Making SOPs Available
Most manufacturers have documented working practices in SOPs. Sometimes these drill down to the level of changeover instructions. They're carefully prepared, reviewed, signed off and released. And then what? They're put in a binder that sits in a cabinet or on a shelf and only come out when there's an audit. These will not help reduce and standardize changeover times.
One step better is to keep SOPs in electronic form. This simplifies distribution of updated versions, but referring to them requires access to a PC or laptop. Some workers may be comfortable getting information this way, but it's not how most people work on the factory floor.
What's needed is a process that delivers SOPs to mobile devices as and when needed. It's how people expect to get their news today so it's easy and natural. Photos and video work well this way and make it easy to see how a changeover should be performed.
Keeping SOPs Current
Another advantage of digital SOPs delivered wirelessly is speed of updating. Say first shift finds a way of preparing cleaning solution before it's needed: with digital SOPs, that information goes straight to the other two shifts. Plus, alerts help ensure the update actually gets read, and requesting a read receipt will further confirm. Compare that with the time required to update paper work instructions that no one will ever look at.
The Training Gain
Labor turnover is a headache throughout F&B. New people come in and need to be brought up to speed quickly with the expected ways of working. Many manufacturers approach this through shadowing: “Follow Jo and see what she does.” There are two problems with this. First, it sucks up some of Jo's valuable time and so may hit productivity, and OEE. Second, how do you know if Jo is following the established best practice and imparting the right knowledge on to her new team member?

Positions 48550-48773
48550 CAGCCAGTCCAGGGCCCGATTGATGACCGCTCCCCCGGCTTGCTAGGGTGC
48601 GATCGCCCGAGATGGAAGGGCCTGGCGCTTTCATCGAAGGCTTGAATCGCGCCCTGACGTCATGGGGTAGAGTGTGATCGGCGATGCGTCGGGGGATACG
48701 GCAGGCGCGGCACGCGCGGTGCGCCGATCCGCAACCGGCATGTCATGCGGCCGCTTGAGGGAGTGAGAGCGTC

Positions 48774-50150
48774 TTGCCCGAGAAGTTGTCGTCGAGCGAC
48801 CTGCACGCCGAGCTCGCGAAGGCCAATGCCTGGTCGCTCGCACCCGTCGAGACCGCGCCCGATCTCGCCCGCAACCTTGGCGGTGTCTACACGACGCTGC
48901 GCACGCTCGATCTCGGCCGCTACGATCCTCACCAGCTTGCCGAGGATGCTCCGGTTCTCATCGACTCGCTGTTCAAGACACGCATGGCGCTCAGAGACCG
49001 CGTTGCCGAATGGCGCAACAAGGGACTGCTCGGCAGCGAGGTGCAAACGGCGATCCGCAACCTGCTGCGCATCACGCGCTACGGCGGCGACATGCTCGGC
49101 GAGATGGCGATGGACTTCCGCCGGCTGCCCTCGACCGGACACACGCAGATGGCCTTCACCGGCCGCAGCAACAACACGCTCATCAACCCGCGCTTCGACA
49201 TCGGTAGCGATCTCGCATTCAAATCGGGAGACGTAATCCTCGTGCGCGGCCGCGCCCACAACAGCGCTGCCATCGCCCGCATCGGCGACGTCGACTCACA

Easy-to-follow digital SOPs address this problem. Plus, they avoid overloading a new hire with procedures they'll forget before they get to use them. Only when it's time to adjust the conveyor guides do they need look at the SOP for that task ie. it's considered point-of-need knowledge.
Taking the training gain further, some manufacturers are transferring tasks from maintenance technicians to production operators. This can reduce changeover time by eliminating time spent waiting for the tech to arrive, but it's essential, for safety and equipment protection, that the correct procedures be followed. Again, up-to-date digital SOPs provide the answer.
The OEE Impact
Changeovers eat into equipment availability but they are unavoidable. However, perform them faster and the OEE hit is smaller. The key is to standardize the process, so each team or group does the changeover the same way. Then look for improvements. Once tested and proven, roll these out through digital SOPs. You’ll reduce nonproductive time and OEE will rise.
To start digitalizing your SOPs to provide point-of-need knowledge to your team, contact us today.